The corresponding point in the tca orbit has

**positive**polarity and the reading is in the**anti-sense**direction;The corresponding point in the tga orbit has

**negative**polarity and the reading is in the**sense**direction, and;The corresponding point in the agt orbit has

**negative**polarity and the reading is in the**anti-sense**direction.

Diagram (11) shows the complementary orbits gct and agc, with the same polarity and direction interpretation as in Diagram (10).

Figure 1 shows a configuration space for the conjugated cyclic orbits of Diagrams (10) and (11), relative to which Figure 2 shows, respectively on the left and right images, the common direction and common polarity configuration subspaces. In this configuration space (obviously not unique), same-direction subspaces span two intercepting tetrahedrons, whereas same-polarity subspaces span two parallel faces of the configuration space.

#### 3.1. D_{2}-Invariant Reductions

There is a transitive faithful action of C_{2} × C_{2} ≃ D_{2} on the cyclic orbits s of (10), given by

τ | σ | act | tca | tga | agt |
---|---|---|---|---|---|

1 | 1 | act | tca | tga | agt |

1 | (AT)(GC) | tga | agt | act | tca |

(13) | 1 | tca | act | agt | tga |

(13) | (AT)(GC) | agt | tga | tca | act |

As a consequence, any experimental data x_{s} indexed by the orbits (s) in the diagram can be reduced by the tools of dihedral Fourier analysis over D_{2}. We emphasize that the transitiveness and faithfulness of the D_{2} action on the set of orbits is necessary to identify the orbits with the group elements and then proceed to the determination of the (D_{2}) orbit invariants using the Fourier transforms. Following [14], these four one-dimensional transforms are simply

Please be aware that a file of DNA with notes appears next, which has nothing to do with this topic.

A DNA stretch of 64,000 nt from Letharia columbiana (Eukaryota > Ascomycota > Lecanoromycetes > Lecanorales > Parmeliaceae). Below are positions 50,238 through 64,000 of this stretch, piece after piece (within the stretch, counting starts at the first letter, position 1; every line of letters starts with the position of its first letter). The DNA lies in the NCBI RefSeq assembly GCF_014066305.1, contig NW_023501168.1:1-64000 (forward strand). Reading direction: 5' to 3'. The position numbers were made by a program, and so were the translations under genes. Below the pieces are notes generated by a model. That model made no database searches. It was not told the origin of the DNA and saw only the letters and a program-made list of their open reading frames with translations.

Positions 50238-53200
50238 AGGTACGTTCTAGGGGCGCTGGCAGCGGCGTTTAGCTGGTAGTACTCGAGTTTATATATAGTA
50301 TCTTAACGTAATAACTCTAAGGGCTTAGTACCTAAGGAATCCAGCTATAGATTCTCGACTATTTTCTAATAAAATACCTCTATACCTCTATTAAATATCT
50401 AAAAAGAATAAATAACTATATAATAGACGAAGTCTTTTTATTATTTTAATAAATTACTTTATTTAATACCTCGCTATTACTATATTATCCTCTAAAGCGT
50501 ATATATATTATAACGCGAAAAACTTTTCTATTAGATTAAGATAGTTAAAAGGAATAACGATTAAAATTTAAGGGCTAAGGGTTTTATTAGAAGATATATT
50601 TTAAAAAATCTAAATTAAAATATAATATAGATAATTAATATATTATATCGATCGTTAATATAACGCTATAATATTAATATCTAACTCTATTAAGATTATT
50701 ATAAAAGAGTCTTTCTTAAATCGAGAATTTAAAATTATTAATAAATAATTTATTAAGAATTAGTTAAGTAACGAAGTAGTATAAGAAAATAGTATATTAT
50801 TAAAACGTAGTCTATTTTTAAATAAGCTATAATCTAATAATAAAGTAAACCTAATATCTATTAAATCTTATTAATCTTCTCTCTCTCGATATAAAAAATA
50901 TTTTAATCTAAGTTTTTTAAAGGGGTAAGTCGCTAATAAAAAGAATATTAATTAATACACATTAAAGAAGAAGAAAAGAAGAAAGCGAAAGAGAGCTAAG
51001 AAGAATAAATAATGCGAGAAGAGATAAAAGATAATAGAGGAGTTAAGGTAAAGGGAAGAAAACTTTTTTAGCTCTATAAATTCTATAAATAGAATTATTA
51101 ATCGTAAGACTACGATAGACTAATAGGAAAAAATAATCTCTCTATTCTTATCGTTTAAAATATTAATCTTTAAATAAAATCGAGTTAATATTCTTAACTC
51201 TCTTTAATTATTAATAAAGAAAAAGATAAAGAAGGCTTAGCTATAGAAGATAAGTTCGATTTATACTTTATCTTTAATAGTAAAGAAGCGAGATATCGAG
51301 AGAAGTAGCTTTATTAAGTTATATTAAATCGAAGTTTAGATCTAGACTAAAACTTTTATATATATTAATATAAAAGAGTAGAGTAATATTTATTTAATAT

#### 3.2. Entropy Invariants

The orbit invariants determined above are functions of any scalars x_{s} obtained over the orbit s, such as its diversity (7), its raw sum (8), or its total molecular weight. When x_{s} are positive integers, such as the sum of frequency counts over the orbit s, then the entropy (Ent ) of the observed distributions
$(\mathcal{L})$ of frequency counts given by,

#### 3.3. D_{4}-Invariant Reductions

There are three non-equivalent transitive right actions σs of D_{4} on the set